A Place to Heal: The National Native American Veterans Memorial
Sited on the grounds of the Smithsonian National Museum of the American Indian (NMAI), the National Native American Veterans Memorial is, as described by the museum, “an interactive yet intimate space for gathering, remembrance, reflection, and healing.” Designed by Oklahoma-born artist Harvey Pratt (Cheyenne and Arapaho Tribes of Oklahoma), the memorial comprises an elevated stainless-steel circle balanced on an intricately carved stone drum and also includes, per the NMAI website, “water for sacred ceremonies, benches for gathering and reflection, and four lances where veterans, family members, tribal leaders, and others can tie cloths for prayers.”
Though Pratt’s design was ultimately unanimously selected through a jury process, Pratt almost didn’t submit a design for the project at all. As he explained in a telephone interview, “I said, ‘There's going to be thousands of people and companies competing for that.’ So, I kind of blew it off.’” Encouraged by a Native friend who worked with veterans, however, to apply in honor of his tribal community, Pratt agreed to at least think about drafting a proposal. “I said, ‘Let me dream on it,’” he remembered.
Primarily self-taught, Pratt has been an artist for as long as he can remember. Raised by his mother, who was widowed when Pratt was not yet in kindergarten, Pratt remembers he and his siblings making their own toys from modeling clay provided by their grandfather. Encouraged to develop his talent for visual arts by supportive teachers, Pratt initially made artwork primarily as a way to make money. He continued making art through college, where he majored in psychology, and also while he was in the Marine Corps. A career turning point came after he joined the Oklahoma City Police Department. Knowing that Pratt was an artist, the chief of detectives asked Pratt to take a survivor’s witness statement as part of a homicide investigation. As Pratt remembered, “I had no idea how to do that. I just [went] over and started talking her and made the drawing. And we caught the guy based on that drawing.” What followed was a decades-long career as a forensic artist for both the police department and the Oklahoma State Bureau of Investigations. As Pratt described, “I’ve probably done over 5,000 witness description drawings. I’ve probably done 2,000 soft tissue reconstructions, cranial facial reconstructions, age progressions, photo alterations, and clean ups.”
As with his forensic work, Pratt developed his idea for the memorial—which was and continues to be funded by donations primarily from Native communities—by asking questions, which then helped him sketch the look of the memorial. The primary conundrum was how to develop a common design language to represent hundreds of tribes, all with their own customs and traditions. “How do you reach 574 different [federally recognized] tribes plus state-recognized tribes?” he recalled wondering. He decided to start with the idea of ceremony.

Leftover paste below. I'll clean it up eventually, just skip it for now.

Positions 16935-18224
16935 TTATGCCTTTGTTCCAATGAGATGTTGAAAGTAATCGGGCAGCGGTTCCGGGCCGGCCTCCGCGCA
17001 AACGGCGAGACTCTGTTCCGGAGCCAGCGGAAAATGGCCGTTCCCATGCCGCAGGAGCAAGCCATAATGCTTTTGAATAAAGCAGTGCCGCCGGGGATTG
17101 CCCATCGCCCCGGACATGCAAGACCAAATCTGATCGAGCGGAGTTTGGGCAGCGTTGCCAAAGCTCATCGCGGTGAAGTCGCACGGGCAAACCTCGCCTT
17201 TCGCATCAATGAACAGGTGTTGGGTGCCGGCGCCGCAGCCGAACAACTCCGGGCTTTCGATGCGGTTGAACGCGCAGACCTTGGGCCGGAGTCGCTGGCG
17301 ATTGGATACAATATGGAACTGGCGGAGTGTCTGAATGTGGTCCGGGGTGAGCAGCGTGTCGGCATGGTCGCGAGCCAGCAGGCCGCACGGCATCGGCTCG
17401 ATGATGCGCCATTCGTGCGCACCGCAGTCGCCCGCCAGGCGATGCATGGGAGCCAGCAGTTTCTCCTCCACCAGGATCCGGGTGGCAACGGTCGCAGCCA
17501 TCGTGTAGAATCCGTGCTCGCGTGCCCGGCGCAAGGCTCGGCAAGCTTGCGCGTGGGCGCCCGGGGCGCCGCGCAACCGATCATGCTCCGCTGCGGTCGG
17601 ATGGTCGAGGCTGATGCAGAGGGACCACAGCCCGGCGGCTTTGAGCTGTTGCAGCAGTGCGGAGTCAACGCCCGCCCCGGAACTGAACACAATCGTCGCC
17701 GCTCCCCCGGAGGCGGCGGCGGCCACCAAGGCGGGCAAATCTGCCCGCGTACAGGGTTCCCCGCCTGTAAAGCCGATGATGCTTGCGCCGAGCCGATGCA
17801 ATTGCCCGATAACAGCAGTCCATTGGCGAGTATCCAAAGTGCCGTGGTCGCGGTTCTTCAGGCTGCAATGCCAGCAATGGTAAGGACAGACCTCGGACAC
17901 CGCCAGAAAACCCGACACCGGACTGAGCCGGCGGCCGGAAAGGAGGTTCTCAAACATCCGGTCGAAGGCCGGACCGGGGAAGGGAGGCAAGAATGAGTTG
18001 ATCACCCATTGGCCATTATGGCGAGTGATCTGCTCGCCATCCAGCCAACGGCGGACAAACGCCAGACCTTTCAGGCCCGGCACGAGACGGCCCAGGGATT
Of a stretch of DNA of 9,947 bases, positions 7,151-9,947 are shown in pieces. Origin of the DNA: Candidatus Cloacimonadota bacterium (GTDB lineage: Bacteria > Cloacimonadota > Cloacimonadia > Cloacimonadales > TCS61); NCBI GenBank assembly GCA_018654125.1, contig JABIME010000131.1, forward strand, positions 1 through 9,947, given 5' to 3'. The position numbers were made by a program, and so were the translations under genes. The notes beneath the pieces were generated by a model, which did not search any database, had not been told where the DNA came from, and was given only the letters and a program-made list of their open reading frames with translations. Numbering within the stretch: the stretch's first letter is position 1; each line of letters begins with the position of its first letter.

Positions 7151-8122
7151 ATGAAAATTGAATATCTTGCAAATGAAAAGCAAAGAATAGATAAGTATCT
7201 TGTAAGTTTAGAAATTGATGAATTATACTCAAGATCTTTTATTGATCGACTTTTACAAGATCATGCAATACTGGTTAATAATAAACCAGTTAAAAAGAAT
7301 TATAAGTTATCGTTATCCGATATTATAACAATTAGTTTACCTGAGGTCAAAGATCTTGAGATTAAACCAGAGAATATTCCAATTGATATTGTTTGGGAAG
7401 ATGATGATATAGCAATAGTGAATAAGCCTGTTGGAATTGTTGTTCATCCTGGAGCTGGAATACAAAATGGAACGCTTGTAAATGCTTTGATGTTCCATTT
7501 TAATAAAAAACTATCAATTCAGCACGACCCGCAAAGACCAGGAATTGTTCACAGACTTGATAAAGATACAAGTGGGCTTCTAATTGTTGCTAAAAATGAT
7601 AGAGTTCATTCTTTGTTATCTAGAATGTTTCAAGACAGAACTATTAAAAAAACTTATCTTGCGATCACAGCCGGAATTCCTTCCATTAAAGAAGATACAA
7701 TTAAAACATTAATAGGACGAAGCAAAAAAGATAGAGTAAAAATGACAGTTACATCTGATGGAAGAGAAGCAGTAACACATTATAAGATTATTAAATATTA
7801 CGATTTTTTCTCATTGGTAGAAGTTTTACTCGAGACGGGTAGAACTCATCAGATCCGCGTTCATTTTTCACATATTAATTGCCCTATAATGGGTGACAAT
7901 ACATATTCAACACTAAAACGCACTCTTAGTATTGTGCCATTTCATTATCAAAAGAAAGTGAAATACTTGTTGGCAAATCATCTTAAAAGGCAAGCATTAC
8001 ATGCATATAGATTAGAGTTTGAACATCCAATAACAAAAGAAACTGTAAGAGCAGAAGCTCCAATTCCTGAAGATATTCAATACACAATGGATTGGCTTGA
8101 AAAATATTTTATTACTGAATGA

Pratt noted that Native tribes have a long tradition of using ceremonies to combat PTSD in their warriors. “They recognized that people came in from battle, and they were still carrying that around in their hearts. So they had these ceremonies that they used to take care of their veterans,” he said. Pratt had experienced that healing for himself. “When I came home from Vietnam, my family did a purification ceremony and they prayed for me. They invited people to come and dance. My family fed everybody there, and my mother and stepfather gave away a lot of belongings in my honor,” he said.
He added that while the memorial was going to be dedicated to Native veterans, he envisioned it as a site where any and all veterans could experience healing. “Anybody can go there and if they’re a veteran, they can sit there and maybe somebody’ll come along and bless them. They’ll smoke them off, and they’ll pray for them and help them heal,” he said.
The circles that make up the design are directly influenced both by Pratt’s own experience of ceremonies and the widely held regard for the circle as a sacred shape. “I’m a Southern Cheyenne chief, and I’ve been through a lot of ceremonies. We always have a place to go to,” he said. It was important that the memorial not just be an object to look at, but a place with its own atmosphere that would envelop visitors, and so Pratt planned the memorial as an interactive space. “We wanted people to come there, and we wanted them to make their offerings and say their prayers, make their pledges and feed the spirit, and use the water and the fire so they will have a blessing and heal,” he said.
Pratt further refined his vision for the memorial by adding features that would be universally recognized by Native people, including the natural elements of water, fire, earth, and air; cardinal points; and lances, eagle feathers, and sacred colors and directions.
The memorial also incorporates military elements not only to honor that Native people have served in all of the country’s armed forces but also to acknowledge the special reverence accorded to veterans in tribal communities. “I incorporated the military seals because Native people have served in all of those armed services. We’re also going to educate non-Native people on who we are, what we do, and how we feel about our veterans,” he said.
The memorial will be formally dedicated in November 2022, though since it’s sited outdoors, it has been open to the public since last November. Pratt and his wife Gina visited the memorial last fall, and were able to watch first-hand as visitors experienced for themselves the harmony and timelessness of the site, an experience that made Pratt emotional. “A lot of memorials are dated. The Vietnam Memorial has a date,” Pratt reflected. “The National Native American Veterans Memorial is not dated. It reaches back into the past and it reaches into the future.”